We recommend In-App Advertisements if:

  • You can’t or don’t want users to be your revenue source
  • You have a mass audience in a huge marketplace  
  1. Subscriptions

Getting “software as a service” (SaaS) usage is an offshoot of Freemium and Limited Trial strategies. The app itself is downloadable and free, but the functionality is limited by time. More or less, the idea is the same as in a limited trial, except that window is extendable, as long as users continue to pay to keep it open.  

We recommend Subscriptions if:

  • You offer dynamic, constantly changing content (news, financial monitors, etc.)
  • Users are guaranteed to use habitually
  • Your target audience possesses the means and desire to pay for your app
  1. Paid Apps

Just charging users to download an app may seem like the most obvious choice, but it’s more complex than you may expect. The challenge here is that it is difficult to convince people to pay for something they have not tried before. That places a tremendous burden on the marketing department to craft a perfect campaign that demonstrates the power of your product without any interaction from the user.  It also means you have to live up to every promise they make, because if users discover the app doesn’t perform in the way they had anticipated, you can expect a lot of negative feedback. And that can kill any hopes to perform well in the App Store or Google Play.

We recommend Paid Apps if:

  • You believe that your app excels over comparable free alternatives
  • You have a strong reputation of releasing valuable, high-quality applications
  • You have the marketing department and resources to craft and execute a highly-competitive marketing campaign     
  1. In-App Purchases

Rather than charge at the onset, what many app creators have taken to doing is charging inside the app. “In-App Purchases” are small upgrades or renewable resources that work within the application. For examples, users could pay to start a trial of a feature or for a one-time bump in performance. Most often seen in mobile gaming, the same principles can be applied for business apps as well. These purchases can be as simple as interface customisation to paying to lift yourself X number of spaces in a queue or ranking.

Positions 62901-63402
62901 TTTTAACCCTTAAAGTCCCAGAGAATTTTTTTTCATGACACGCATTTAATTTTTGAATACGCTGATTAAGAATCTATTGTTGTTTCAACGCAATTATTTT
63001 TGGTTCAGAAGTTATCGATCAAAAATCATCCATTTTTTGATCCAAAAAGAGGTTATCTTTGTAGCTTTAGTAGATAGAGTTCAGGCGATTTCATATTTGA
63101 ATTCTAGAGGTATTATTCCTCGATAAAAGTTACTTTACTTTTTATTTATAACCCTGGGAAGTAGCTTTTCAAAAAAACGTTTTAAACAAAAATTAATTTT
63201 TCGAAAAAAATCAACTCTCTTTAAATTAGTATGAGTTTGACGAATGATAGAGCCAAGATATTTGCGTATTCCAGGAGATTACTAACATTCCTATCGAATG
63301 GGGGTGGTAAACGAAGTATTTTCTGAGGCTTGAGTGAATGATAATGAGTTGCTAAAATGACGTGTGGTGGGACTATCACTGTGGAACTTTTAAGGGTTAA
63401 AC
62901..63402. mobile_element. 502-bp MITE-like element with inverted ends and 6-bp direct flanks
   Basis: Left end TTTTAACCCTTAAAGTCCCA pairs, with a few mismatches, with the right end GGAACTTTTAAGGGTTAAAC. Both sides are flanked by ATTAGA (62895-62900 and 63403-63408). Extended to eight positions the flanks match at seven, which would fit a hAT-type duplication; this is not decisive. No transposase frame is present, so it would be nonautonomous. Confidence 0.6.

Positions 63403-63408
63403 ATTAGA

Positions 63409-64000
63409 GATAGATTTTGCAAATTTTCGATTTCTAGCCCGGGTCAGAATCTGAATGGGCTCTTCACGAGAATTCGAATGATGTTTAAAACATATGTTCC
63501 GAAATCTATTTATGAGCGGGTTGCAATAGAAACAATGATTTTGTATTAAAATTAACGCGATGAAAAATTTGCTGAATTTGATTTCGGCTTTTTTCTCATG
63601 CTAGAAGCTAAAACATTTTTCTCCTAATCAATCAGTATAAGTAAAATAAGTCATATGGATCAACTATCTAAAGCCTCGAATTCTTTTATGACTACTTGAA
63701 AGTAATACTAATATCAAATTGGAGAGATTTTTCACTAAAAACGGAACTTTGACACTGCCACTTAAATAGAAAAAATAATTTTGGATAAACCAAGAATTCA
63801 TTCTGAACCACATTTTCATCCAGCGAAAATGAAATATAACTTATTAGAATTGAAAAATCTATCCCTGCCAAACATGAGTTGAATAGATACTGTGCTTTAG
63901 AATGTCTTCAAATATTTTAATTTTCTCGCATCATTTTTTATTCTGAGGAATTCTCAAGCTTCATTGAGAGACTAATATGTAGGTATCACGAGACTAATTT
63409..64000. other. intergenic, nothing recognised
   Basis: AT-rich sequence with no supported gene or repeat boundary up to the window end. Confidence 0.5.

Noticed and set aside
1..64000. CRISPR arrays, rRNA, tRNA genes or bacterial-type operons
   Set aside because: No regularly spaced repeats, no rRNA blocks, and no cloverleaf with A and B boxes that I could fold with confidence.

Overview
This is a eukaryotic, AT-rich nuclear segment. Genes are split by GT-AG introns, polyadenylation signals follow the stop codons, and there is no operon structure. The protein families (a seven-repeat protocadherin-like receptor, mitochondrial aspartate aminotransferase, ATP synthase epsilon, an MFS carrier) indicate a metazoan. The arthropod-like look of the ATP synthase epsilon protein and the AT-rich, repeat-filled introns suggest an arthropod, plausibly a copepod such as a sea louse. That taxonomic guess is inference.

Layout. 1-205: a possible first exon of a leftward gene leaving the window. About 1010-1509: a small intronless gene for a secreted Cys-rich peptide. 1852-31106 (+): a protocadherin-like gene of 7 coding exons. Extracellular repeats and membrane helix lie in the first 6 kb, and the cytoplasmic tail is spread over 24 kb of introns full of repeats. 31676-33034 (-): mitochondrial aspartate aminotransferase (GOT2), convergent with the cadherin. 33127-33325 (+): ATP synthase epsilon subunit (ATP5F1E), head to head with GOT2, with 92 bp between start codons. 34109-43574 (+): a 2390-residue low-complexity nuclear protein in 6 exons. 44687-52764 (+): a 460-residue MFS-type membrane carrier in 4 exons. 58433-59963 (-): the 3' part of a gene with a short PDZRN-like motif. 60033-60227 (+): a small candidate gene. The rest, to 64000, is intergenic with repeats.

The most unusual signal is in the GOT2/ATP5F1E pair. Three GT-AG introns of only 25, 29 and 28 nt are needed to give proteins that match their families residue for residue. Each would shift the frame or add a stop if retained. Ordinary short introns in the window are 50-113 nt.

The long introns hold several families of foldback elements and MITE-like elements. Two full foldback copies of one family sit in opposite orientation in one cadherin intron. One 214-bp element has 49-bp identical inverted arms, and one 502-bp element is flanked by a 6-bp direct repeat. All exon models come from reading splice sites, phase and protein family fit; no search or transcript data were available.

We recommend In-App Purchases if:

  • Your primary goal is to sell goods or services
  • The app contains or addresses situations that require temporary or incremental, repeated additional features

But Which is the Right One?

As you decide, keep in mind:

  1. Target audience. Define who you want using and paying for your app. Understand digital markets and behaviour is vital, because certain strategies excel in certain regions, while the same ones fall flat on their face in others. Two prime examples:  
    • The most solvent audiences come from the UK, USA, Japan.
    • The most numerous audiences are found in South American and Asian countries.
  2. App Category. Just as with audiences, the type of app you are selling changes how you can use it. For example, monetising apps financial news monitors and currency calculators can be achieved with Limited Trial and SaaS strategies, but Freemium and Ads are more suitable for apps with mass audiences, like games and lifestyle apps.
  3. Competition. Look at both your free and paid competitors. Analyse what they do right and what they do wrong. You have to beat them on different levels, so take a comprehensive view of each group.

Now that you see the six main avenues businesses take, it is time to choose one, or, as you have seen, mix and match pay schemes to maximise your monetisation. Don’t be afraid to combine methods and change the strategy’s rules. Behind every successful app monetisation plan there is at least one person who thought creatively.

June 29, 2016